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The percentage of older Americans with debt is at its highest level in almost 30 years, and the amount and types of debt are on the rise.
In recent years, the increase has largely been driven by the 75-and-older age group – a somewhat surprising revelation.
From 2010 to 2019, the percentage of this group that carried debt rose from 38.5% to 51.4%, the highest level since 1992.
Despite the economic shock of the coronavirus pandemic, American workers and retirees remain largely optimistic about their financial prospects for retirement.
In its annual Retirement Confidence Survey conducted in January 2021, the Employee Benefit Research Institute (EBRI) found that 80% of retirees and 72% of workers were either very or somewhat confident in their ability to afford a comfortable retirement.
Many IRA and retirement plan limits are indexed for inflation each year. While some of the limits remain unchanged for 2021, other key numbers have increased.
IRA contribution limits
The maximum amount you can contribute to a traditional IRA or a Roth IRA in 2021 is $6,000 (or 100% of your earned income, if less), unchanged from 2020. The maximum catch-up contribution for those age 50 or older remains $1,000. You can contribute to both a traditional IRA and a Roth IRA in 2021, but your total contributions cannot exceed these annual limits.
For most of our lives, retirement is a distant thought that seems years and years away. Then, as with all things time-related, we find this new phase of life to be just around the corner. But, how exactly do we know when to retire?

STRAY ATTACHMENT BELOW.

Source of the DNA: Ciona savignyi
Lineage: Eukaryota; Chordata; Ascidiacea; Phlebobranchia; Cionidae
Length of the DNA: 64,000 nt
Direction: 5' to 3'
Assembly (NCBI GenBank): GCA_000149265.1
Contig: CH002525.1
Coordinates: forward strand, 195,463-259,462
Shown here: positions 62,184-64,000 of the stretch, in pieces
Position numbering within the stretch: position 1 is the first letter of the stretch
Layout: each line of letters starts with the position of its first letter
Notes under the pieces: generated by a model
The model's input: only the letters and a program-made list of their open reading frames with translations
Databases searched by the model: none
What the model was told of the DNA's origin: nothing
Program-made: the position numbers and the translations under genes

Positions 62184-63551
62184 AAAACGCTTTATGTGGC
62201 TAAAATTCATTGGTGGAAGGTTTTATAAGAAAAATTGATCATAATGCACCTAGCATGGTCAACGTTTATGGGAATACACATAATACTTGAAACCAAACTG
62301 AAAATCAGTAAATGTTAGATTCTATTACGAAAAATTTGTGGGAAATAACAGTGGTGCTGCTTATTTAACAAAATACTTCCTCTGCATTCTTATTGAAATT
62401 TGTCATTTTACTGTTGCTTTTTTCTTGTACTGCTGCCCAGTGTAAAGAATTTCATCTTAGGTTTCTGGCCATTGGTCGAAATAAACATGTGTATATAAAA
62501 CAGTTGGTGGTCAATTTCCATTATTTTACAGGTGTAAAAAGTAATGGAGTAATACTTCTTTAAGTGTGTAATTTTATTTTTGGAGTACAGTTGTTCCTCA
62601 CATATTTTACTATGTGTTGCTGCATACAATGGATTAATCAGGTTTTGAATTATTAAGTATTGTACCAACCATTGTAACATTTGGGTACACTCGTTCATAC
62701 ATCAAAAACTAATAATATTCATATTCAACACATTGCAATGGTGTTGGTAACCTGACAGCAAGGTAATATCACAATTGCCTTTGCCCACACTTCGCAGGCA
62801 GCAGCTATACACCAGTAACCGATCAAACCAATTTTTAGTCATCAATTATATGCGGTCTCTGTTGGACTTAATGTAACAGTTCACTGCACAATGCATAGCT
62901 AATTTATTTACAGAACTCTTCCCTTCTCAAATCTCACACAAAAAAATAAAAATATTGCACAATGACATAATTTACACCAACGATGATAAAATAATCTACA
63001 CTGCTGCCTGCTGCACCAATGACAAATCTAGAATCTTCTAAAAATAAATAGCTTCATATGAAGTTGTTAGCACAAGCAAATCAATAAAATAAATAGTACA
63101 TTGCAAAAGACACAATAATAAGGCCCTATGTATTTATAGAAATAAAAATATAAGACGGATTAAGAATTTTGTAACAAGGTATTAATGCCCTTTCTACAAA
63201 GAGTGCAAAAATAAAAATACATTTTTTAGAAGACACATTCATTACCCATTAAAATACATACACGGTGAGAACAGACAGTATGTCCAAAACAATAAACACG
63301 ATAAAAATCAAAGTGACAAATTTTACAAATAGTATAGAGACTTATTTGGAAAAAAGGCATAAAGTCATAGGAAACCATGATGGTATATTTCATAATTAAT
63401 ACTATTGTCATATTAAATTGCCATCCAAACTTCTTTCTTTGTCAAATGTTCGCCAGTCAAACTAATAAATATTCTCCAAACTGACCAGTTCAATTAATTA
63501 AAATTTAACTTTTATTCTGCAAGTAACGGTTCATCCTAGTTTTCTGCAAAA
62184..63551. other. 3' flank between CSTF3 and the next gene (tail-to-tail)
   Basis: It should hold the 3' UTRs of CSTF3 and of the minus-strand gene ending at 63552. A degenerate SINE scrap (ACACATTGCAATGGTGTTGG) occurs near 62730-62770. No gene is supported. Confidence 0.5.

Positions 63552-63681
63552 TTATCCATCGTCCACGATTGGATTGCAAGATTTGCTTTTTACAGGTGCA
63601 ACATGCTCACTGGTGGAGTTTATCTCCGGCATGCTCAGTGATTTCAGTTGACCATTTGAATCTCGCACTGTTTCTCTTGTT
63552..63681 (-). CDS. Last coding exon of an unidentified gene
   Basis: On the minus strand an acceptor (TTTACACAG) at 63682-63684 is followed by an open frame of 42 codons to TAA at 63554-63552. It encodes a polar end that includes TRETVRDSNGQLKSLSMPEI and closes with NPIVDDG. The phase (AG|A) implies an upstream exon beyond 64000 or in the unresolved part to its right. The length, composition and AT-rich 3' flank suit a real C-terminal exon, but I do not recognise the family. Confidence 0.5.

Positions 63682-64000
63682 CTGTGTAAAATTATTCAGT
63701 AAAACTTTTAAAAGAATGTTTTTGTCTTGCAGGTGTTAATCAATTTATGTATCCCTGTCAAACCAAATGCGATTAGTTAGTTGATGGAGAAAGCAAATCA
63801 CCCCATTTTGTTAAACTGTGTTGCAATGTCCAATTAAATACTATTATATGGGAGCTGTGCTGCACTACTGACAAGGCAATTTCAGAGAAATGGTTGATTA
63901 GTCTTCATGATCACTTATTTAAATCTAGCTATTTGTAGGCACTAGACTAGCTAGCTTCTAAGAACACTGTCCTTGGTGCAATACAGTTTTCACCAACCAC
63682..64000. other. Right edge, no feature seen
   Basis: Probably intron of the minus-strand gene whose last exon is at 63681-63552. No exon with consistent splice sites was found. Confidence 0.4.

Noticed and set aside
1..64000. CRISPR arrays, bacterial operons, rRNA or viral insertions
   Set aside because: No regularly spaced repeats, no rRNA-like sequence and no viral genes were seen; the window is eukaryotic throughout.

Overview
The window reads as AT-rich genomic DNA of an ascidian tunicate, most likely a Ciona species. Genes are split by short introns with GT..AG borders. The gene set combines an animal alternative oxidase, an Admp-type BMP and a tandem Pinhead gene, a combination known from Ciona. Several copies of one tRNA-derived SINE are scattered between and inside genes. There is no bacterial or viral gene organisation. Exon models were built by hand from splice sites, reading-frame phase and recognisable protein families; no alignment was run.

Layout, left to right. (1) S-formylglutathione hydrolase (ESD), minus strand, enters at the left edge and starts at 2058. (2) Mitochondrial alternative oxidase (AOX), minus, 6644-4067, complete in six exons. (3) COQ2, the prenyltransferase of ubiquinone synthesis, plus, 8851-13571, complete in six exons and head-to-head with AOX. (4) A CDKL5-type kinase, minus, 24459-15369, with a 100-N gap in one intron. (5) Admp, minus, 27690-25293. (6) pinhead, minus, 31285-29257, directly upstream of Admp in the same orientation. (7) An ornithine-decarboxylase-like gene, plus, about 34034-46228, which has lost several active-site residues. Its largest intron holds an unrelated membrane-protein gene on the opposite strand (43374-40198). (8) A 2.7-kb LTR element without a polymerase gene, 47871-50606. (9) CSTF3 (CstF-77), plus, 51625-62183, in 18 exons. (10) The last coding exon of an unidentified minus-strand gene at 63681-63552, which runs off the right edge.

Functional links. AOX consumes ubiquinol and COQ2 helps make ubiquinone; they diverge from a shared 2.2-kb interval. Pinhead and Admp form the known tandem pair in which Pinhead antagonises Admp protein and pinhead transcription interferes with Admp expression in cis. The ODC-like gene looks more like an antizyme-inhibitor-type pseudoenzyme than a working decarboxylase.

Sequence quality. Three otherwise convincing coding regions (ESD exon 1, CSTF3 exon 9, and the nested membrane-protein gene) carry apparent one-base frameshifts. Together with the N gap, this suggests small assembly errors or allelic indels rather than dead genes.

Deciding when to retire may not be one decision but a series of decisions and calculations. For example, you'll need to estimate not only your anticipated expenses, but also what sources of retirement income you'll have and how long you'll need your retirement savings to last. You'll need to take into account your life expectancy and health as well as when you want to start receiving Social Security or pension benefits, and when you'll start to tap your retirement savings.
At any given point in time, retiree confidence is an important measurement. People want to know that they will have the funds they need to live comfortably when it comes time to retire and that their healthcare needs will be met. In light of the current pandemic and accompanying economic downturn, retiree confidence has shifted.
The Retirement Confidence Survey conducted each year by the Employee Benefit Research Institute (EBRI) took a slightly different tack in 2020.
You know how important it is to plan for your retirement, but where do you begin? One of your first steps should be to estimate how much income you'll need to fund your retirement. That's not as easy as it sounds, because retirement planning is not an exact science. Your specific needs depend on your goals and many other factors.
Use your current income as a starting point